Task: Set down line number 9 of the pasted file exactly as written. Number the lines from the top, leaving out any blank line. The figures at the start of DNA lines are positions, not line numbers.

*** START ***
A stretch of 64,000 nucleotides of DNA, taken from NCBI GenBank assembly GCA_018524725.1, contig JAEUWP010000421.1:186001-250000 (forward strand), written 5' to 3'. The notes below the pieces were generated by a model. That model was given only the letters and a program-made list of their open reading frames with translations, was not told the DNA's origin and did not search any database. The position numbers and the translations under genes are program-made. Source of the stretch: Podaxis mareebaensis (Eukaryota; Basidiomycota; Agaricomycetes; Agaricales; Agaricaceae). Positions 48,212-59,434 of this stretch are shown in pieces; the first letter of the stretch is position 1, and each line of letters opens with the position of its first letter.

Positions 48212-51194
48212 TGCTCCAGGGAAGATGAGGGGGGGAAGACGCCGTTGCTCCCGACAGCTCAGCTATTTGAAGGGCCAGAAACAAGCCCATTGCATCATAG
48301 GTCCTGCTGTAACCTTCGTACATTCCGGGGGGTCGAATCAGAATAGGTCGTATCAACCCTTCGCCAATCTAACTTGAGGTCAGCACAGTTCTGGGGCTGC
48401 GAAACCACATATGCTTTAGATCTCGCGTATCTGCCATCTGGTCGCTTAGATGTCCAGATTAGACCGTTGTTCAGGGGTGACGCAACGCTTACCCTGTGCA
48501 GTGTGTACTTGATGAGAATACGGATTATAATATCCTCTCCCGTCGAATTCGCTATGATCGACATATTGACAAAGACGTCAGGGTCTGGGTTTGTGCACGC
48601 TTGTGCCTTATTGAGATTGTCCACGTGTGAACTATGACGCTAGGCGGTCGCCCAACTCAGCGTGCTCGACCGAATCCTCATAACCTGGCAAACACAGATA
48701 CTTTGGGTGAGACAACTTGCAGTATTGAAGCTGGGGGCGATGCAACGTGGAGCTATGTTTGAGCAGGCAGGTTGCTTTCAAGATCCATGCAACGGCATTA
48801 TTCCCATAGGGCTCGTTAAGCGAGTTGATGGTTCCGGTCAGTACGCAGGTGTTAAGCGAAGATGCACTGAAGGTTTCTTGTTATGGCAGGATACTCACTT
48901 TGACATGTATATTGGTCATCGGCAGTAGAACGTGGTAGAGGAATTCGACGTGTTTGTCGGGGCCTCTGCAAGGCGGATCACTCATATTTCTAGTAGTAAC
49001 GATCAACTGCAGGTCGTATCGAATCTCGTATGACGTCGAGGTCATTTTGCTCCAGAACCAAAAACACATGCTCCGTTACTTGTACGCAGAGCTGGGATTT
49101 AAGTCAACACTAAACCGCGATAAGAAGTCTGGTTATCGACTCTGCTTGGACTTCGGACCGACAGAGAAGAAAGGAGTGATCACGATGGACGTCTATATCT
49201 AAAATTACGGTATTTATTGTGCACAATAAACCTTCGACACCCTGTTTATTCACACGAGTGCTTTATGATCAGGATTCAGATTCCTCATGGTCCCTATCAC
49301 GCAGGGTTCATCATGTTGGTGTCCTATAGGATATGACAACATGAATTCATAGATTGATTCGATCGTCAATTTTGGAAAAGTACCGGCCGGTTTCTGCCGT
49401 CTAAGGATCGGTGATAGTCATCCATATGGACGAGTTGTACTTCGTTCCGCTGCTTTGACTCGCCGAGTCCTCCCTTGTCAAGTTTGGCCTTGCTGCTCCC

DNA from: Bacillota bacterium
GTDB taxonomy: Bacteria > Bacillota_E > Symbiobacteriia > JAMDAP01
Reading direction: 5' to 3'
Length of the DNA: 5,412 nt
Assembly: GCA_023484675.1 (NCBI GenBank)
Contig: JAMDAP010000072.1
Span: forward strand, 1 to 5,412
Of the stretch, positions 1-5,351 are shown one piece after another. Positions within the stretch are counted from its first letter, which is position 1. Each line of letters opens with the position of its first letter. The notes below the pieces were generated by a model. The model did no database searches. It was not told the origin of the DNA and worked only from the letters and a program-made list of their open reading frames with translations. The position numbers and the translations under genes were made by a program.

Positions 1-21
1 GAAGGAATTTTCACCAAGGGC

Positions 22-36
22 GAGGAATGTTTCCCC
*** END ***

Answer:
48801 TTCCCATAGGGCTCGTTAAGCGAGTTGATGGTTCCGGTCAGTACGCAGGTGTTAAGCGAAGATGCACTGAAGGTTTCTTGTTATGGCAGGATACTCACTT